ASHLAND More than 125 people turned out to march from River Front Park to Central Park Saturday afternoon to rally against racism.
The march, put on by upstart community organization Ashland For Change, brought awareness to issues surrounding race nationally and locally. Organizer Audra Thomas said she and her fellow activists decided to tweak the focus a little bit away from police brutality to shed light on wider issues facing the Black community.
“I believe that everybody is aware of the issue, a lot these marches are to bring awareness. Our main focus is to bring awareness to the change,” Thomas said. “George Floyd ignited a fire in all of this, but we didn't want to just march for him or Sandra Bland or Breonna Taylor, we wanted to march for the whole community, bring us together, let's get us united on the same page to bring the change here.”
Continued Thomas: “APD (Ashland Police Department) has been great, but that doesn't mean they don't have a few bad apples. We wanted to focus on the overall change and not just police brutality. There's systemic racism, there's oppression, there's even voter suppression here in Ashland. We wanted to bring awareness here for Ashland and to focus on the issues.”
Al Baker, President of the Boyd-Greenup NAACP, was in attendance at the rally. Baker said the best place to combat racism is at home.
“It starts at home,” Baker said. “We need to talk. We have to figure out a way to start talking to families and asking, 'have you had that talk with your kid?' Hopefully they have and they know we're all one and we all need to be together.”
If not, Baker said children may get racists views from their peers at school or from the internet.
“If you're not teaching them about race, somebody else is,” Baker said.
While the focus of the rally was more on diversity education than police reform — in contrast to the prior rally in town at the beginning of the month, as well as rallies in Ironton, Portsmouth, Huntington and South Point — Black victims of police brutality were honored.
As the demonstrators walked down Greenup Avenue and up 17th Street, they shouted the names of Floyd, Taylor and Ironton man Guy Thomas, who was run over and dragged 10 blocks by a police cruiser in 2008.
At the Central Park band stand where speakers took to the microphone, paintings of Floyd, Taylor, Bland and other victims of police killings were propped up on the steps.
Among the speakers at the rally, local pastor and one-hit wonder Gerardo Mejia delivered a sermon interrelating the Book of Matthew with current events. Mejia called on folks to quit “judging with their eyes.”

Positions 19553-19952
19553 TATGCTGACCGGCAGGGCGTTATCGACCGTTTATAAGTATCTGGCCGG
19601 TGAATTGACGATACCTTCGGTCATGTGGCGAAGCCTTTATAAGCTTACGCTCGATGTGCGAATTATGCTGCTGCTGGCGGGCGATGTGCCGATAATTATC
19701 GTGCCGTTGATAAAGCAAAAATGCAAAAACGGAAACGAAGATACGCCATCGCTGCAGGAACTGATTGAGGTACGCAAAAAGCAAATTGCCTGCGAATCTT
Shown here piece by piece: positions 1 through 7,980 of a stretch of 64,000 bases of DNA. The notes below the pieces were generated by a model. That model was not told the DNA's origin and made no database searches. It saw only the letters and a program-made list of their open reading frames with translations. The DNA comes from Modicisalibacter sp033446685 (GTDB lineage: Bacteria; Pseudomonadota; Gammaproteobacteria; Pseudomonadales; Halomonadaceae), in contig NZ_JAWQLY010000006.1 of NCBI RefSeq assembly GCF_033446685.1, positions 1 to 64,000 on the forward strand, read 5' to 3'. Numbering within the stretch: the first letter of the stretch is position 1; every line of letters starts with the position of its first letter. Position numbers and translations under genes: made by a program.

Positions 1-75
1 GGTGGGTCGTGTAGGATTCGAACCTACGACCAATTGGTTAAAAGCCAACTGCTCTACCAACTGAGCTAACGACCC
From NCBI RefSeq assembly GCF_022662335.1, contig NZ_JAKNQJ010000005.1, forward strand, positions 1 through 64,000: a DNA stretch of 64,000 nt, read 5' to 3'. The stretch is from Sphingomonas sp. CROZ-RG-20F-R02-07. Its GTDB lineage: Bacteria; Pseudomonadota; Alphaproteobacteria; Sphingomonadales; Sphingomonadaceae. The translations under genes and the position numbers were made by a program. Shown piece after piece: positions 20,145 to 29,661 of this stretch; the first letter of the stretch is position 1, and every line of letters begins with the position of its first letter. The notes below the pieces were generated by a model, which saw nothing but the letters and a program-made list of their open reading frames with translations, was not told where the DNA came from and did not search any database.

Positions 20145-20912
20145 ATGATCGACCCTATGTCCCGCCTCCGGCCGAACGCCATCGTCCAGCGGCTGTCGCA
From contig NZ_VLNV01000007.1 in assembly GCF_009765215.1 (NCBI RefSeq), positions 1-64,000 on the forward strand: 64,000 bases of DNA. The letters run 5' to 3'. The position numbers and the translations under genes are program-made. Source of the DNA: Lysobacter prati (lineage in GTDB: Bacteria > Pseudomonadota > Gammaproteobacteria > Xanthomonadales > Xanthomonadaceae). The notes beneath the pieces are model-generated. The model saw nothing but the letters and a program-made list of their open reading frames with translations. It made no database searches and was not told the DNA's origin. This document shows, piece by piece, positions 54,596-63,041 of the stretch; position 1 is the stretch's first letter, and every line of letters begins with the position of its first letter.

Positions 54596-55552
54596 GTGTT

“What you need to know, most Muslims are not terrorists. Most Christians are not hypocrites,” Mejia said. “Most cops, they're not murderers. And most protestors are not looters. But all looters, they're punks. And all racists? They're trash.”
Bernice Henry, vice president of the local NAACP and newly appointed city commissioner, threw down a challenge for the crowd.
“Dr. King always said, if you can't stand up for something, you'll fall for everything,” Henry said. “So, I will challenge you to set a goal in your life and work at it. Include some of friends in it, but if they're not with you, move forward anyway. Challenge yourself to be the best person you can be and keep moving forward.”
Justin “J.T.” Turner, one of the event organizers, asked the crowd to ask a “very uncomfortable question” to older family members.
“Were you racist previously? Did you have any racist family members? We don't want to have that conversation because we don't want to offend anybody. We don't want to step on peoples' toes,” Turner said. “I'm telling you, George Floyd? You stepped on a whole bunch of toes there.”
Turner said the march “isn't the finishing point, but the starting point.”
“What we need to do is come together as a community. I'm not here to attack you … we have police officers here who are protecting us and making sure we're safe,” he said. “I'm not worried about Ashland Police shooting me. I know their character. They have training every year to deescalate situations in a positive way. You just can't assume all cops are murderers.”
Continued Turner: “I've been pulled over six times in the state of Ohio. I did not get a ticket, I'm not another statistic. The narrative is not Black versus white, Black versus cop. It's actually, we are against racism. It's not about the flag, Trump or all this. It's about the message that we will not stand for racism in our country.”
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